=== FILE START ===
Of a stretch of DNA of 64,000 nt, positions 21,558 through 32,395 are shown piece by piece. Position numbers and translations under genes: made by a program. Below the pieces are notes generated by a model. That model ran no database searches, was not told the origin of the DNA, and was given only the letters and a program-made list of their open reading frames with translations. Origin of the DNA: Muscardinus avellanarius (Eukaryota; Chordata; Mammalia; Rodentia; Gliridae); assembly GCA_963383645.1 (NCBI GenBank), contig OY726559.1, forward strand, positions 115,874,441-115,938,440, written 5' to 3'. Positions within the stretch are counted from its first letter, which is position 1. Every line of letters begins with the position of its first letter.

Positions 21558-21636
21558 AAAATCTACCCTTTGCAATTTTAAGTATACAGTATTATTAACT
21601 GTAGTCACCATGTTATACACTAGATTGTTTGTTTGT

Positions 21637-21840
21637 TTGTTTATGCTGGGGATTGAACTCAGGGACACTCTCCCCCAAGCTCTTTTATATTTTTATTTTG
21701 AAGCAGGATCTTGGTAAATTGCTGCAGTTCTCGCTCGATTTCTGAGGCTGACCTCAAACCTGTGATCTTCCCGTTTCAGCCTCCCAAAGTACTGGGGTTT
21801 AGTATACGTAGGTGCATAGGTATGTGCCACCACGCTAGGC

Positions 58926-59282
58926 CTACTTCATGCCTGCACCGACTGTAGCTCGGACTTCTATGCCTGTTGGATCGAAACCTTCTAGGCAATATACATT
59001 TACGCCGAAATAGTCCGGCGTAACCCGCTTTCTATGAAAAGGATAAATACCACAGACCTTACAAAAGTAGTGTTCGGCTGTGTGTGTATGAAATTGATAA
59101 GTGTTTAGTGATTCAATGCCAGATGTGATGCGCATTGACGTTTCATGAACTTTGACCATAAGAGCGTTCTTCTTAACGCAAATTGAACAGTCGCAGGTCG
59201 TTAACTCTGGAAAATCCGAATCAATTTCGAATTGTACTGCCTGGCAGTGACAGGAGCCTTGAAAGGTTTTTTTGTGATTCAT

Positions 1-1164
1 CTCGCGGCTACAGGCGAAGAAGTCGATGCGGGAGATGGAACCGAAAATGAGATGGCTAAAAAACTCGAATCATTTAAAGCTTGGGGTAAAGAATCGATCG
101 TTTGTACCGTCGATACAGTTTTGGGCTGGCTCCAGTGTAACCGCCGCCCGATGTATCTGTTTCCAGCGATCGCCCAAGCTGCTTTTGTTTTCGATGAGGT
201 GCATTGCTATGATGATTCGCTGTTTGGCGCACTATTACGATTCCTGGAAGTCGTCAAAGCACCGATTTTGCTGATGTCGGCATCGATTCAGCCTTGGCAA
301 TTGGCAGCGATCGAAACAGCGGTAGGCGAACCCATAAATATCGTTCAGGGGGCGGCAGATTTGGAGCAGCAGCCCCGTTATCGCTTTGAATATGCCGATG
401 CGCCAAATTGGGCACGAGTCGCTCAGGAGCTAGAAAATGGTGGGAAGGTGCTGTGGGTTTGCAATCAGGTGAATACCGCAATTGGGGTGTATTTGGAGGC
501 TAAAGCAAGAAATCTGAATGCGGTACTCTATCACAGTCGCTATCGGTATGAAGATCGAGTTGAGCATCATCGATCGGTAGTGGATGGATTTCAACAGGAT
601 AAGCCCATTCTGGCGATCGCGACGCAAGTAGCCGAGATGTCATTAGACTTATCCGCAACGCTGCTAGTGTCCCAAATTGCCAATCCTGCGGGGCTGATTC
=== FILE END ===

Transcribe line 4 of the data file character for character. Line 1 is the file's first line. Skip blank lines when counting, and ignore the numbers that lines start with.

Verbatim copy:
21601 GTAGTCACCATGTTATACACTAGATTGTTTGTTTGT